Money in the 76th
State Assembly candidates reveal war chests -- and personal loans -- in latest filings
Upper East Side With less than 50 days before the Democratic primary, candidates in the 76th Assembly District race have revealed how much their campaigns have raised so far this year -- and some would appear to be more invested than others.
Three of the Democratic candidates have put a combined $400,000 into their own campaigns in the form of loans, according to filings with the state Board of Elections.
The recent July filing reveals that Ed Hartzog, a lawyer and Community Board 8 member, loaned his campaign $70,000 of his own money, while David Menegon, a Xerox executive and Army veteran, put up $85,000. The majority of the loan money in the campaign comes from ex-Wall Streeter Gus Christensen, who, according to a filing earlier this year, cut his campaign a $250,000 check.
The other two candidates include Democrat Rebecca Seawright and Republican David Garland, neither of whom put any significant amount of their own money in the race.
As for his $85,000 loan, Menegon said voters in the district want to support a candidate who actually has a shot of getting elected, and the efficacy of his candidacy is tied in part to the amount of money he has to spend on his campaign. "I loaned the campaign to get over that first hurdle," said Menegon. "People know that, 'wow, Dave's serious. He has the money to run a successful campaign.' If you don't have that, people will make other choices."
Menegon currently has $124,000 on hand, and said he's the "one candidate who has a proven track record of results." Those results, according to Menegon, include the successful management of a $1 billion economic development and infrastructure budget while serving on reconstruction projects in Iraq.
"I'm able to roll my sleeves up and get people to work together who are not predisposed to do so and solve problems in the community," he said.
Christensen, a former executive at JP Morgan Chase and Goldman Sachs, said he's just playing it safe with his loan.
"There's a finite amount of money that makes sense for anyone to spend on this race," said Christensen. "I'm not going to put a lot more money into this race, and I hope I don't have to spend any of my own money."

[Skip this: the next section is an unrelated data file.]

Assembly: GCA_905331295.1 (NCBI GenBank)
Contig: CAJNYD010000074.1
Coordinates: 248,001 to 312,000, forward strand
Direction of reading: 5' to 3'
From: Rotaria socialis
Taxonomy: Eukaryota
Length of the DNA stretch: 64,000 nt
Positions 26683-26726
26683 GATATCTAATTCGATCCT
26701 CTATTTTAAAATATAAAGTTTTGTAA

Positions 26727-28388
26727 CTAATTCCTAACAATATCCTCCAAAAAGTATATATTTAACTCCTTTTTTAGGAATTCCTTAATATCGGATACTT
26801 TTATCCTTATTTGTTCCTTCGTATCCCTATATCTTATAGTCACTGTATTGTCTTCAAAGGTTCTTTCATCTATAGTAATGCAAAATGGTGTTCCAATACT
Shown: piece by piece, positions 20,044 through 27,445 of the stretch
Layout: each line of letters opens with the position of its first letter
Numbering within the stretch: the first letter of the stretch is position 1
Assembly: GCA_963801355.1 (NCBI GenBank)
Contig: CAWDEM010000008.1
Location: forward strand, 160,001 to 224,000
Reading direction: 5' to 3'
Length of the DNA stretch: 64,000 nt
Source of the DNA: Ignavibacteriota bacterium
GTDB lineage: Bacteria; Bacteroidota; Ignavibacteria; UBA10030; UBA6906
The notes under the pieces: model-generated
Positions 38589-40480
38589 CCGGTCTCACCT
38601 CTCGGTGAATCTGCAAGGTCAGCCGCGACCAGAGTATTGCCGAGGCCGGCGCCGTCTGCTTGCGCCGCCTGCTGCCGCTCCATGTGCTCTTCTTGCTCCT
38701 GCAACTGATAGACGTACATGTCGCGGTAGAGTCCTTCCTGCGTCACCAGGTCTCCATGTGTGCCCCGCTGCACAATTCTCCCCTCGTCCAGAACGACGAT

Candidates typically loan their campaigns money against future fundraising efforts. But with seven weeks left in the race, it's not yet known how big a hit any of the self-financed candidates will take.
"I think all of the candidates have put more or less of their own money into the race," said Christensen. Regardless of the money factor, he said, his resume and experience is the best in the field. He graduated from the prestigious Wharton School and Yale University, is a "very successful businessman," and sits on the board of directors of two cultural institutions: the New York Landmarks Conservancy and the Bronx's Historic Woodlawn Cemetery.
He is also an organizer with Pledge 2 Protect, the main organization that opposes the marine transfer station at East 91st Street. In May, he was arrested with seven other P2P members in an act of civil disobedience aimed at preventing construction of the facility.
"A key aspect of what I do every day of my life is fight [the marine transfer station]," said Christensen, who despite being a registered Republican until 2007, nevertheless publicly supports progressive causes like the $15/hour minimum wage and taxing the rich to pay for programs for the poor.
Christensen has $376,000 on hand for the assembly race, according to the July filing.
Despite having the smallest war chest of any candidate, Hartzog doesn't see himself as an underdog. He also doesn't see any dissonance between loaning his campaign $70,000 and promising to push for campaign finance reform if elected.